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Apollo 11 - The View of Earth

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posted on Apr, 18 2014 @ 04:06 AM
I don't think I have posted this video on ATS yet, which I made a couple of years ago. It's a slideshow of photos of Earth taken by Apollo 11 astronauts as their spacecraft was leaving the Earth's orbit and heading for the Moon. I used hi-res versions of the photos at the Apollo Lunar Surface Journal.

Here's a direct link to the ALSJ page with the images:

A few of those spectacular images:

The fragile blue marble...

I hope you enjoy this!

edit on 18-4-2014 by wildespace because: (no reason given)

posted on Apr, 18 2014 @ 04:15 AM
a reply to: wildespace
Thanks for your efforts.

How small we are never ceases to amaze me.

posted on Apr, 18 2014 @ 04:31 AM
Very cool.

I've done something similar with Apollo 11, but I kept the size of the Earth constant

I also did some others

Apollo 11 on the way home again:

Apollo 13:

Apollo 17:

No spooky music tho

edit on 18-4-2014 by onebigmonkey because: Wrong link for Apollo 17

posted on Apr, 18 2014 @ 04:51 AM
a reply to: wildespace

Thanks also for those images. Kind of puts things in perspective.

posted on Apr, 18 2014 @ 05:33 AM
Very nice...

Go to 1:22, the white thing on the right, looks almost the same shape as the "black knight" satellite.

posted on Apr, 18 2014 @ 01:20 PM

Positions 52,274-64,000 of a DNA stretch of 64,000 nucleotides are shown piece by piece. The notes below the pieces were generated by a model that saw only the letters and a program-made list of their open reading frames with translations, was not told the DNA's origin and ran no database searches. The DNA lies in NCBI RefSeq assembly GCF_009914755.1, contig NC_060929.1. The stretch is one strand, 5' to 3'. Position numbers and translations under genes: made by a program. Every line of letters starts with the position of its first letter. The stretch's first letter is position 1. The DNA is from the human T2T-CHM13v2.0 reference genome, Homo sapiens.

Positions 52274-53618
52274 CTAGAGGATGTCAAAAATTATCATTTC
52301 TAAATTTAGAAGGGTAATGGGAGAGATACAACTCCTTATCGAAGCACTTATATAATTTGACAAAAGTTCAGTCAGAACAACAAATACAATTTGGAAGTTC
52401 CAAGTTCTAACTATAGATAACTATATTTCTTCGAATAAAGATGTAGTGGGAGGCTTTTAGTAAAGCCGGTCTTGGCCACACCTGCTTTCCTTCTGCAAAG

originally posted by: researcher88
Very nice...

Go to 1:22, the white thing on the right, looks almost the same shape as the "black knight" satellite.

How would you know what shape the alleged "black knight" satellite has? And why is this object white?

Here's the high-res version of the image:

I'll ask peeps at ALSJ what this object could be. But giving the fact that this photo was taken during, or shortly after Saturn rocket's 3rd stage separation and the "Transposition and Docking" maneuver, it's very likely to be soem discarded part of the rocket/spacecraft assembly. It could be one of the SLA panels. They did report seeing some panel floating by: Seeing how it's out of focus, it must be quite close to the Command Module.

Just after taking this photo (along with a few more Earth shots), they took these three photos of the Saturn's 3rd stage nearby:
So there was definitely some stuff floating around.

From the audio transcript:

003:22:25 Collins (onboard): I'm still quite a ways. That's definitely an SLA panel - there's no doubt about that. Sure looks like... panel. That stuff's hitting from the S-IVB from us. Geeze, look it - that one thing just hit the - gyro package on the S-band antenna.

003:22:46 Aldrin (onboard): Yes, things occasionally come scooting out.

003:22:52 Collins (onboard): ...

003:22:53 Aldrin (onboard): And, occasionally, you know, a little piece of something hits the - what do you call that - covering? The whole LM quivers every so often. All - all the surface of it, Neil, you know, just kind of shakes like that.

... Or it could be simply an image artifact, such as caused by damaged emulsion.
edit on 18-4-2014 by wildespace because: (no reason given)

posted on Apr, 18 2014 @ 08:14 PM
It was just my observation, I put out it our there for further comment, it could be anything.

posted on Apr, 18 2014 @ 08:48 PM